I ordered a few books. Any day now, I should receive "Unix Network Programming", volumes 1 and 2, "Advanced Programming in the Unix Environment", and "Lex and Yacc". My bookshelf is already warped from the weight of my O'reilly collection. It's pretty funny.

Off to accomplish things!

One month ago, when I contacted CIS about getting unix on laptops at RPI, my goal was to have some version of unix available and functional for the freshman laptops on laptop-distribution-day. This goal was achieved Sunday, at the largest RPI-ACM event in recent history. We had great membership turnout, and we estimate that between 30 and 50 students came by for installs. We were not able to get an accurate count, due to the level of (controlled) chaos during the event. I was able to get rid of the FreeBSD T- shirts, and many of the CDs. Fliers were handed out, and I think people have an idea who the RPI-ACM is. Pictures from the install-fest can be found here on the RPI-ACM servers. I'm the guy in the black 'foo' shirt.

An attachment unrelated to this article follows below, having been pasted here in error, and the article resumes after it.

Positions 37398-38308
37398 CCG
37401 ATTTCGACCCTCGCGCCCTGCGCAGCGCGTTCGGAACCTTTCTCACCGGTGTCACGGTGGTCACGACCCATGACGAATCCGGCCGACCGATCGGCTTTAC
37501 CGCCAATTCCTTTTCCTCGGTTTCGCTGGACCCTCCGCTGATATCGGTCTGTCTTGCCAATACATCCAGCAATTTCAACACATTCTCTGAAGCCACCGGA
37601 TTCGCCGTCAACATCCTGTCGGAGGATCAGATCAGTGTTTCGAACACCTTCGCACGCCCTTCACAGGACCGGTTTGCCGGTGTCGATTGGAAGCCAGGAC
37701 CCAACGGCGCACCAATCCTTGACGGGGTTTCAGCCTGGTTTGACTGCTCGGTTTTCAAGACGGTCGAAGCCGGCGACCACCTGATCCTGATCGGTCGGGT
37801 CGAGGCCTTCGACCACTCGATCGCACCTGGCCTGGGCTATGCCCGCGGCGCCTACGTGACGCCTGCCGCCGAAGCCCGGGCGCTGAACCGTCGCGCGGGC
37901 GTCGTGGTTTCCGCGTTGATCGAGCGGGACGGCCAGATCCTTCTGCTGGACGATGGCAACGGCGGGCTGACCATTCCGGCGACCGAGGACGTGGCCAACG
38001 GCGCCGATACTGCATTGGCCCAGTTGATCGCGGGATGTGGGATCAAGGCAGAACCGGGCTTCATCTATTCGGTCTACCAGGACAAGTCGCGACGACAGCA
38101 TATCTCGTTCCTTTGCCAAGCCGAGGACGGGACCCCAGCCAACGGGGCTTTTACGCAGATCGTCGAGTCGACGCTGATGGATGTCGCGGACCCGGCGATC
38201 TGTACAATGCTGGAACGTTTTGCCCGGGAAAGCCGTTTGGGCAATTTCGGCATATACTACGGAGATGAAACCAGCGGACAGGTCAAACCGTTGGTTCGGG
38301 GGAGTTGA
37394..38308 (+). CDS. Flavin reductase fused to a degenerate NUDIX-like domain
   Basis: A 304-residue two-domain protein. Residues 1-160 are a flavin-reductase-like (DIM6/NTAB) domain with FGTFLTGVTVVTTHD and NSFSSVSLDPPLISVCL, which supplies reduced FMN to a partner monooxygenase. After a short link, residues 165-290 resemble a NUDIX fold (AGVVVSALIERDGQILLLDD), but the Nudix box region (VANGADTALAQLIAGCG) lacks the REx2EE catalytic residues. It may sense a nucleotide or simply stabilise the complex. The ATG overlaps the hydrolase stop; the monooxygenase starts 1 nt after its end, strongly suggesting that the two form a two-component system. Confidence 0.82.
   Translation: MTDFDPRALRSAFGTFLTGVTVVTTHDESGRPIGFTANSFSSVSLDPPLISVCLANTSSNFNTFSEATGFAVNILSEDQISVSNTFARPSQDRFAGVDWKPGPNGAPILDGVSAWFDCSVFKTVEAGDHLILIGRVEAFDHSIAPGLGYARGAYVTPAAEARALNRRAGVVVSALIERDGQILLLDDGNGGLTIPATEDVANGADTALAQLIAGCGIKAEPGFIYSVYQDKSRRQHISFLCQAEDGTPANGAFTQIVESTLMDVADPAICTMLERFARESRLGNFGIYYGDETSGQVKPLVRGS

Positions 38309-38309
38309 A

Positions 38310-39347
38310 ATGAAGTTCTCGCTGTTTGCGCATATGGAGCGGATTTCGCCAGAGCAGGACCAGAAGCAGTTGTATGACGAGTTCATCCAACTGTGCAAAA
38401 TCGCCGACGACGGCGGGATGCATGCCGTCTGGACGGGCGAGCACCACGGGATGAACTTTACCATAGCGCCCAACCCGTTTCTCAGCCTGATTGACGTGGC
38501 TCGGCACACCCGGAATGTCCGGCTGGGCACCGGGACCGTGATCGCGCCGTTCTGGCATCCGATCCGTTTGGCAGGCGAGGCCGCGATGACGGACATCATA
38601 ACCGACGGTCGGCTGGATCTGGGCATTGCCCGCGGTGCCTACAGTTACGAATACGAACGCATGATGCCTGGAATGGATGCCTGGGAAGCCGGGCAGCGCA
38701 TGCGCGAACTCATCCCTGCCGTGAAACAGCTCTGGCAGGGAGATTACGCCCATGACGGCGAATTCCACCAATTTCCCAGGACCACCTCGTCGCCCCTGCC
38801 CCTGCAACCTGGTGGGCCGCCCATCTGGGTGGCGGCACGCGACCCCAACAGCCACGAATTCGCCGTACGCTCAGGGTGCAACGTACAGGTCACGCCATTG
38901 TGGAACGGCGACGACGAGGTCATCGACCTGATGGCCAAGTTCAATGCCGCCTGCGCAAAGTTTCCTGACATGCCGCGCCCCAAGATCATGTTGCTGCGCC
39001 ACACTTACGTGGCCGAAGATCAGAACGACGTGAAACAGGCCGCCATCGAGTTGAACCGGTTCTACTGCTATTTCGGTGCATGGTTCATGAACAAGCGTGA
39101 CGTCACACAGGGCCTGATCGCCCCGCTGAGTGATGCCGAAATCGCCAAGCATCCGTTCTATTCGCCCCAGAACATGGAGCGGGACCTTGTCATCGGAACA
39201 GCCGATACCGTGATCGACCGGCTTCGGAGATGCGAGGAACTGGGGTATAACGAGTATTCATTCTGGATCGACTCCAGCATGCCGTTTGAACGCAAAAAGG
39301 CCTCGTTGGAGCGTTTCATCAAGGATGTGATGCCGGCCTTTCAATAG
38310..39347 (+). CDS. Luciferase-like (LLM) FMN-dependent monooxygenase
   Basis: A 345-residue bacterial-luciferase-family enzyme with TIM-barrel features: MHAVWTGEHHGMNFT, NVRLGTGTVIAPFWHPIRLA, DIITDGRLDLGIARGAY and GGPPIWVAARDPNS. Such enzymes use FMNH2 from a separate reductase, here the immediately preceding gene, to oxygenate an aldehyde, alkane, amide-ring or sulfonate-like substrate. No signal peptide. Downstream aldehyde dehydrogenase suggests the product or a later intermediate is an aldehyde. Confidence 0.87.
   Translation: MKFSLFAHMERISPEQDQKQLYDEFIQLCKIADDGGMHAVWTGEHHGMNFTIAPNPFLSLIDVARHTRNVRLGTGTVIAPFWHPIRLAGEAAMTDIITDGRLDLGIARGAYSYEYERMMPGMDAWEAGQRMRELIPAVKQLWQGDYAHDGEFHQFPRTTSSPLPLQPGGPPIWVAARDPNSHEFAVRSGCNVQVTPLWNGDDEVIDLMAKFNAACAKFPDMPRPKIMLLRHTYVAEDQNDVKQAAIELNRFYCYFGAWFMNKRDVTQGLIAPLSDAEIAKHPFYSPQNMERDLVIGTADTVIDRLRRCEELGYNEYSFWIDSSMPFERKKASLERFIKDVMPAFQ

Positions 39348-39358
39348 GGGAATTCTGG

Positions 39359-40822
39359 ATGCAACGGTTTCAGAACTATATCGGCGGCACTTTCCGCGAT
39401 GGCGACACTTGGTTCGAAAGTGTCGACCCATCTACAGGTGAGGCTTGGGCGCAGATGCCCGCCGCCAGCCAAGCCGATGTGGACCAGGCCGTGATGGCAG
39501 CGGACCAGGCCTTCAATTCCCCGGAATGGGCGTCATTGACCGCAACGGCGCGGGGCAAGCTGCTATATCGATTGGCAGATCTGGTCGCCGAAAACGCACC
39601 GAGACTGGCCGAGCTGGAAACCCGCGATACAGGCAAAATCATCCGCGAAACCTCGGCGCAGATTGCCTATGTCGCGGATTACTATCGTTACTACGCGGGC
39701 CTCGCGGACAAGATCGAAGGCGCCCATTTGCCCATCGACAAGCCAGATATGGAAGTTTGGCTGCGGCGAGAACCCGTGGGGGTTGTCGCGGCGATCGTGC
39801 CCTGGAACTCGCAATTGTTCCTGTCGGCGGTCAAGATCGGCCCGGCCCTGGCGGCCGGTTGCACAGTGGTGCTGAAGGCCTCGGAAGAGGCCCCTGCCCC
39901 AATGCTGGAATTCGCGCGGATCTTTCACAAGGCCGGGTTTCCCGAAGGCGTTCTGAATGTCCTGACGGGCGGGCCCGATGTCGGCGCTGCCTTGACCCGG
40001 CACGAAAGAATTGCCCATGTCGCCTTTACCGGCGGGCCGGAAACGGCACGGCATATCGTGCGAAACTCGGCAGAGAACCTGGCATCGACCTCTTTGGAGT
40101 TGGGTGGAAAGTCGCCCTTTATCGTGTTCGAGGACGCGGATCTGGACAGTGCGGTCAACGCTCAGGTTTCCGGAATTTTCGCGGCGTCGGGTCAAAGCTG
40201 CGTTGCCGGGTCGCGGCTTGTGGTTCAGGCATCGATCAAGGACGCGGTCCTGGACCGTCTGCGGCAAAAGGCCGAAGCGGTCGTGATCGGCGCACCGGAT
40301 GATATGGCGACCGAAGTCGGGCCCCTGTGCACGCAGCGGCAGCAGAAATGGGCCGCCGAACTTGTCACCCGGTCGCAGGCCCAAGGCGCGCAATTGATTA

Only one person came by with a Thinkpad 600e. My customized install for this system failed miserably, but I have reason to believe that the problem was simply an isolated hardware-related incident. Most students were Freshmen, and brought their Thinkpad T20 models. We had a customized FreeBSD install on hand, thanks to Dave Cross, Jon Chen, and Louis Gerbarg. Jon and Dave finished the FreeBSD driver for the ethernet card in the T20, and put together a custom FreeBSD install, thus saving our event. Louis put together a server with two quad-ethernet cards to perform network installs for the T20s. Everything worked relatively well, in spite of the chaos.